Angelic jazz, holy and cool

By John Nagy ’00M.A.

Experience a touch of the rare tingling elation that composer and pianist J.J. Wright ’14MSM, ’17DMA felt this spring when his Easter Vigil-themed sequence of five jazz oratorios, Drama and Devotion, premiered inside a landmark 16th century church in Rome.

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The 47-year final semester

By John Nagy ’00M.A.

John Kohne dropped out of Notre Dame late in the autumn of 1969, twelve credits shy of his chemical engineering degree. He traveled home to La Porte, Indiana, realizing as he walked in the door that he'd made a life-changing mistake.

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Out of the Office: Is 'Bazillion' a Number?

By John Nagy ’00M.A.

Maybe boredom explains why we’re not paying attention to what’s happening right now with Social Security and Medicare, the subject of a lunch-hour presentation that accountancy professor Jeff Burks ’97 made on campus a few weeks ago. If so, it appears our indifference will cost us.

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The Organ Builders: Ben Wooley, pipe maker

By John Nagy ’00M.A.

Before moving into his rental house in Seattle last year, Ben Wooley felt he needed to give his future housemates a warning. “Just so you know,” he told them, “I have a lot of instruments, and not all of them are going to fit in my room.”

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The Organ Builders: Joe Green, carpenter

By John Nagy ’00M.A.

Joe Green is a boat builder by trade. It’s inherently nomadic work that has taken him far away from home, building everything from historic fishing-boat replicas to rowing shells to the 42-foot motorsailers of the rich and famous — but there was always something missing. So now he builds organs for a living.

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The Organ Builders: Erik McLeod, pipe maker

By John Nagy ’00M.A.

When he was ready to start high school in 1993, his family moved across Puget Sound from Tacoma to a tiny logging town called Shelton. It sure didn’t feel like it at the time, but for McLeod, now 37, teenage exile would turn out to be one of the best career moves of his life.

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The Murdy Family Organ Has Finally Arrived

By John Nagy ’00M.A.

It’s here. It took ten years of planning, nail-biting and hopeful angst at Notre Dame; three-and-a-half years of designing, pipe casting and precision carpentry at the Paul Fritts workshop in Tacoma, Washington; and a cross-country journey of some 2,100 miles spanning three time zones and the Continental Divide. Now, at last, the Murdy Family Organ has reached its permanent home inside the Basilica of the Sacred Heart.

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Bare Ruined Choir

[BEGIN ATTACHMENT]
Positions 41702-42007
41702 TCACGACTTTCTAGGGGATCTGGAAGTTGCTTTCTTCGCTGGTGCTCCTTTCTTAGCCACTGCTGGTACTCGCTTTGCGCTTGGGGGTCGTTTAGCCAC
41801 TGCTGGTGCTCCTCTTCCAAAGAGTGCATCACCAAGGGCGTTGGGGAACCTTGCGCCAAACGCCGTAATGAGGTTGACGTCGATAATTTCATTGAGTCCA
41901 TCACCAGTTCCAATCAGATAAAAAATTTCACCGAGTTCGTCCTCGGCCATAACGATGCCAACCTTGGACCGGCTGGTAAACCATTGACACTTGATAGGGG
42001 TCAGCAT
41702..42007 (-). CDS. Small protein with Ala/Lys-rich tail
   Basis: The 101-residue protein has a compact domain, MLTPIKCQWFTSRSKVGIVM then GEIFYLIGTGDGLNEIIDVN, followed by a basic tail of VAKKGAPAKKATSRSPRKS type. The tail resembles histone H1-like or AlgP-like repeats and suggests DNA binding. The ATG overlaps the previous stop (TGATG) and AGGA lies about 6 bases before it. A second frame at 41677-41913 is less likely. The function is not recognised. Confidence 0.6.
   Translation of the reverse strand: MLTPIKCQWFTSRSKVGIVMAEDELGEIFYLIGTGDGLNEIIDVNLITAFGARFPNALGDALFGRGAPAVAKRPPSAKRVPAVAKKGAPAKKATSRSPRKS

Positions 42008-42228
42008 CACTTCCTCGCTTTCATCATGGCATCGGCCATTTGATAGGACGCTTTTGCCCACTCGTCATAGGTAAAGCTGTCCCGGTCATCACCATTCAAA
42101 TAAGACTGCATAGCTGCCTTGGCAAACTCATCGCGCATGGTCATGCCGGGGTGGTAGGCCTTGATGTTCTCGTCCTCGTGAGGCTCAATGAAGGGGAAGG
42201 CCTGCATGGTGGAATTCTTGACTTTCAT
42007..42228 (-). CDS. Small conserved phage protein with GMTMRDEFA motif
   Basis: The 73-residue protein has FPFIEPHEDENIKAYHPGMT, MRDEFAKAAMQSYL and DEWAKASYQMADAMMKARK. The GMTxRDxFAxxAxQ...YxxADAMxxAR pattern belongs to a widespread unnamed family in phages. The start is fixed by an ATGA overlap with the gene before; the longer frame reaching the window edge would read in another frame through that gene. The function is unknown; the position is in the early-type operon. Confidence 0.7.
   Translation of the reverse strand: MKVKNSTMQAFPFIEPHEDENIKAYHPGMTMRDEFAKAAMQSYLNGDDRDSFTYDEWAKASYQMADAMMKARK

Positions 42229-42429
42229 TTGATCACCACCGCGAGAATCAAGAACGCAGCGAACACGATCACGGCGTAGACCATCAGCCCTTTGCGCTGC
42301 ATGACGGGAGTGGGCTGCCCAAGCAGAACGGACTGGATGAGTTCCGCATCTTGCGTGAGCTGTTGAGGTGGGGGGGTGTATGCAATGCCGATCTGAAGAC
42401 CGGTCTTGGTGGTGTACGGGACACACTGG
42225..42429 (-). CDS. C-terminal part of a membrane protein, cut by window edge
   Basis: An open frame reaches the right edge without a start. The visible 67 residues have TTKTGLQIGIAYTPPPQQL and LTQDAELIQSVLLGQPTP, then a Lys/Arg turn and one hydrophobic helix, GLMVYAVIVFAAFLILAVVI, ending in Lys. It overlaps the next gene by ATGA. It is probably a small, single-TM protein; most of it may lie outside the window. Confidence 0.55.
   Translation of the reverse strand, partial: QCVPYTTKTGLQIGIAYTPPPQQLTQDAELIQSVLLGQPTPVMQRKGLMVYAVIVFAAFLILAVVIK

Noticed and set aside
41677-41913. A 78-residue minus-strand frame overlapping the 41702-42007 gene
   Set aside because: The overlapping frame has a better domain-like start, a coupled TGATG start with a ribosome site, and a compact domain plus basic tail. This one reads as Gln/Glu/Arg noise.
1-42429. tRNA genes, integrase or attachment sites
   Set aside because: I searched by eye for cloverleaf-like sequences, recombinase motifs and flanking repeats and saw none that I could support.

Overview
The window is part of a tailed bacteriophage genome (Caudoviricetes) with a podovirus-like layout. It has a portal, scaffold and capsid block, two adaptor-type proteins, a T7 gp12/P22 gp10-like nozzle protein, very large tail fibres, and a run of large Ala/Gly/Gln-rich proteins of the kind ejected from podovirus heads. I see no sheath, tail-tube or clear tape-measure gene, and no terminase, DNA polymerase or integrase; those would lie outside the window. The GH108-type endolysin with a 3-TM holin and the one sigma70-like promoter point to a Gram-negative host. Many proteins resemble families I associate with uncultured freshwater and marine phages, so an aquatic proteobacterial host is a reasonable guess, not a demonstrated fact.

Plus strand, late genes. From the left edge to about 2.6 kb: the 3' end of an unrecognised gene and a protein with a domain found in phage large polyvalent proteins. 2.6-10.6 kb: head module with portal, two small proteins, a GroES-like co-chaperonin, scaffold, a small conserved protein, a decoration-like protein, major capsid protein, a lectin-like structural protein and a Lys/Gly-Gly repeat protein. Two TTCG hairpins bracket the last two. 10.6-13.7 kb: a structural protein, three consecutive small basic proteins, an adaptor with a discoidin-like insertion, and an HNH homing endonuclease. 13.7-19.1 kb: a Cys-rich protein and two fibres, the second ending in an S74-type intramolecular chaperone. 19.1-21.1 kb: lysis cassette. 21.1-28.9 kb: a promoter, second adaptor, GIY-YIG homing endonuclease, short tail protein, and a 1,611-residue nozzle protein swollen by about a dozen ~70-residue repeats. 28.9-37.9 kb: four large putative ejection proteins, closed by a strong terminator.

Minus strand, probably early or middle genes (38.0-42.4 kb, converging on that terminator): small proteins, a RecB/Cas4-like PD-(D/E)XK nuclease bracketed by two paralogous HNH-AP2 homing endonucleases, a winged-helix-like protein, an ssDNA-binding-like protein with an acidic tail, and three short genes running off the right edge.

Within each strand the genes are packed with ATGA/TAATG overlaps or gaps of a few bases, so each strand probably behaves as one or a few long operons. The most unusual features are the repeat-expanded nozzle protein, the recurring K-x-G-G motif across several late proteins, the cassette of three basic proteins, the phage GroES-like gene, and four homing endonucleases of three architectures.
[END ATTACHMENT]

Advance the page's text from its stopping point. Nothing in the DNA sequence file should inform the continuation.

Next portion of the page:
By John Nagy ’00M.A.

Andrew McShane rounded the corner in front of the altar of the Basilica of the Sacred Heart and sized up the cacophony in the choir loft: Drills wheezing. Socket wrenches clicking. Wisecracks flying. Workmen calling down from vanishing tiers of organ pipes that still rose three and four stories above the church floor.

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Out of the Office: The Relationship Business

By John Nagy ’00M.A.

The Carrot Barn is a busy produce market and country store that’s about as pleasant a place to eat lunch as any you might imagine. It’s hard to imagine it as either a disaster recovery center or — in the blue skies and breezy heat of summer — the backdrop of a heartwarming Christmas tale but, four years ago, that’s what it became.

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What I’m Reading: Farewell, Fred Voodoo, Amy Wilentz

By John Nagy ’00M.A.

I’m wary of parachute journalism, the practice of dropping a writer into a story without prior expertise. Columbia Journalism Review assures me parachuting is okay, as long as my own ruck is “packed with research.” So I picked up Farewell, Fred Voodoo, journalist Amy Wilentz’s 2013 “letter from Haiti,” which I took to be my best bet for getting to know this extraordinary country a little better in 310 pages or less.

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Magnum Opus

By John Nagy ’00M.A.

Paul Fritts & Company Organ Builders is one of a handful of shops in the United States capable of making mechanical action pipe organs as good as anything Bach ever played. With 70 stops and 5,164 pipes, rising to the height of a four-story building, the organ the company installs next year in the Basilica of the Sacred Heart will be the largest and grandest instrument it has produced since 1979, when the 28-year-old Fritts took over his father’s small business.

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Imagining the Murdy Organ

By John Nagy ’00M.A.

So, what will it all look like, this impressive instrument and its fortified perch, once they’re built and installed in the south end of the Basilica of the Sacred Heart? We don’t know.

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